What drew you to work for Tiga?
I was previously head of business policy in the Institute of Directors, which is an organisation that represents many different types of businesses – large, small, medium, all sectors of the economy. Great job, but I always thought it would be extremely interesting to move into a specific sector and be a complete expert in that area. After that I went to the Royal Academy of Engineering as director of communications, and I learnt a great deal – but I wasn’t representing just businesses, it was a lot of academia as well. Then when I saw the opportunity to work with Tiga, it was fantastic – I’ve always wanted to work for a trade association, and talking to the people in the games sector is fantastic; I am interested in games and play them anyway. And I for me the areas that Tiga is interested are very exciting – taxation, regulation, education, schools, unfair competition.
So the short of it is: the range of issues are exciting, and I had a personal interest in the sector anyway. Games are a key part of the economy – there are excellent British automobile firms, excellent pharmaceutical businesses, but games are a really dynamic part of the British economy, and we are a world leader in the field.
What was your first impression of the industry?
The first thing that struck me – and this is not meant to by sycophantic at all, it’s completely true – I was struck by the creativity of the people. I met a lot of the Tiga members at my interviews and at the Tiga Awards. It’s a very youthful industry – the people are very dynamic and get up and go. It makes it very exciting, because it’s great to represent those kind of people.
Are there any important topics you want to push Tiga towards?
Tiga’s established vision - to make the UK the best place to do games business - is very inspirational and spot on, I would say. We’re the fourth largest in the world in revenue generation, with a great track record in creating world class IP, and there is no reason why we shouldn’t be in the top three. I think that should be the vision of Tiga and that’s what we should set out to achieve. Obviously we can’t achieve that on our own, and we have to influence Government policy.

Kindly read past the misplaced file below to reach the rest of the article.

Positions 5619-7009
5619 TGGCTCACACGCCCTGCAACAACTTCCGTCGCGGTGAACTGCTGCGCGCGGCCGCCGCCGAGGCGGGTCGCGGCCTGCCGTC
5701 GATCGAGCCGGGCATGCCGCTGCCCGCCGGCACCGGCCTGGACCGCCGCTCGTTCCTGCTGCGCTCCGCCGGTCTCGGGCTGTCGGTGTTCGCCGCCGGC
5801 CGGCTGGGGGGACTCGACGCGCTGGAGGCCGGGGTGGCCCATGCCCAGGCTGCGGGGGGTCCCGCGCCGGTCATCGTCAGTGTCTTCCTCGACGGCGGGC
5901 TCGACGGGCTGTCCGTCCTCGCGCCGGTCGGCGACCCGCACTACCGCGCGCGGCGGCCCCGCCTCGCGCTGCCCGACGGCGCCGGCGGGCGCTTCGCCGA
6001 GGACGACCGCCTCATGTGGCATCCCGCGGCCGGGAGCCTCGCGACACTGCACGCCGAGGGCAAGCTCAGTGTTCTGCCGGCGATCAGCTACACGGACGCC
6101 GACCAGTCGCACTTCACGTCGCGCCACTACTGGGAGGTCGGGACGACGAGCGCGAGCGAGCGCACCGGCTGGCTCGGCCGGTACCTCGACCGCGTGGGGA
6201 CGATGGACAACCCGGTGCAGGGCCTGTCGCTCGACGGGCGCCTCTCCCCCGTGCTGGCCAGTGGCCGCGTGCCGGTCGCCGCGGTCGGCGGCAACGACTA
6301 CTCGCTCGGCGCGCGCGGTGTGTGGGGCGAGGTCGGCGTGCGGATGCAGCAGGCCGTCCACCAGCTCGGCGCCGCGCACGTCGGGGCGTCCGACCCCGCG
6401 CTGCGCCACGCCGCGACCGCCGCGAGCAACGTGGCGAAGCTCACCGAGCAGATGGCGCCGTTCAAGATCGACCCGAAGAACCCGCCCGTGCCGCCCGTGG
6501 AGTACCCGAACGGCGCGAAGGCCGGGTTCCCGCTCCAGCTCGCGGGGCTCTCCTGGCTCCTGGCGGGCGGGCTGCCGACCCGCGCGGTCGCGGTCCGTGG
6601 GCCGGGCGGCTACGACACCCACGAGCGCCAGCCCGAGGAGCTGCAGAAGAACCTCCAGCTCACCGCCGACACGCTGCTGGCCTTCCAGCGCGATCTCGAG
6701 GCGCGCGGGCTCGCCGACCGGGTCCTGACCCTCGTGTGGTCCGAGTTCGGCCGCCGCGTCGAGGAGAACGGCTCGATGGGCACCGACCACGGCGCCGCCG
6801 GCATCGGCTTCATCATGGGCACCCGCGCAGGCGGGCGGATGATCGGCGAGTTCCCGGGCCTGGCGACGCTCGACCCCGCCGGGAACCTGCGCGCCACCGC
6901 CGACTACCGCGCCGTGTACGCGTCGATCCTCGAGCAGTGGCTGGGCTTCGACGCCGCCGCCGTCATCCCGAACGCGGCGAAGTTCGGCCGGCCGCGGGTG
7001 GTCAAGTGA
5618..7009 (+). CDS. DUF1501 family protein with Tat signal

So my vision statement for Tiga is two-fold. Firstly, to lobby UK, European Union and regional governments to create an environment in which developers in this country can prosper. And secondly to establish best practices so developers can rely on themselves to enhance their competitiveness. There are a lot of trade associations in the UK and they very in quality – I want Tiga to be one that adds real practical value for its membership.
There are thousands of associations – some of them seem to be old boys’ clubs, others just exist to issue press releases, and it is right to make comment but it should also be about furthering the members’ interests and enhancing their ability to compete and become world-beating businesses.
On that point: Tiga obviously isn’t the only trade association for the UK games industry, there’s ELSPA too. And some have speculated as to whether they clash – certainly there was some opposing views between the two on the tax breaks issue. As someone coming into this industry with fresh eyes, do you think having two creates any conflict? Should the two be merged?
Well, I’ve come into this industry with no baggage and have nothing against ELSPA – and indeed before I took the job I had noting against Tiga either! – so I’m completely objective. I’ve met people from ELSPA, and they’re nice people.
In terms of there being two trade associations – it’s no problem whatsoever. I’m very much in favour of competition, friendly competition. There are other parts of the economy where there are a multiplicity of trade associations. In the engineering sector, it’s worth mentioning, there are 37 different associations – in the chemical industry sector, there are over 20. So there’s plenty of room for two trade associations in the games industry. We’re not unusual – in fact, to have just two is a great position to be in. And of course we do represent different parts of the value chain as well.
[On points such as tax breaks] the fact we have two trade associations saying the same thing it reinforces the message. Paradoxically, having just one might make us overlooked. Going back to my IoD days, there are five pan-national business organisations and in fact we didn’t coordinate our policies or statements so much but when we did so it carried more weight when these separate organisations came together. If there had been just one I don’t think we’d have carried as much influence in government.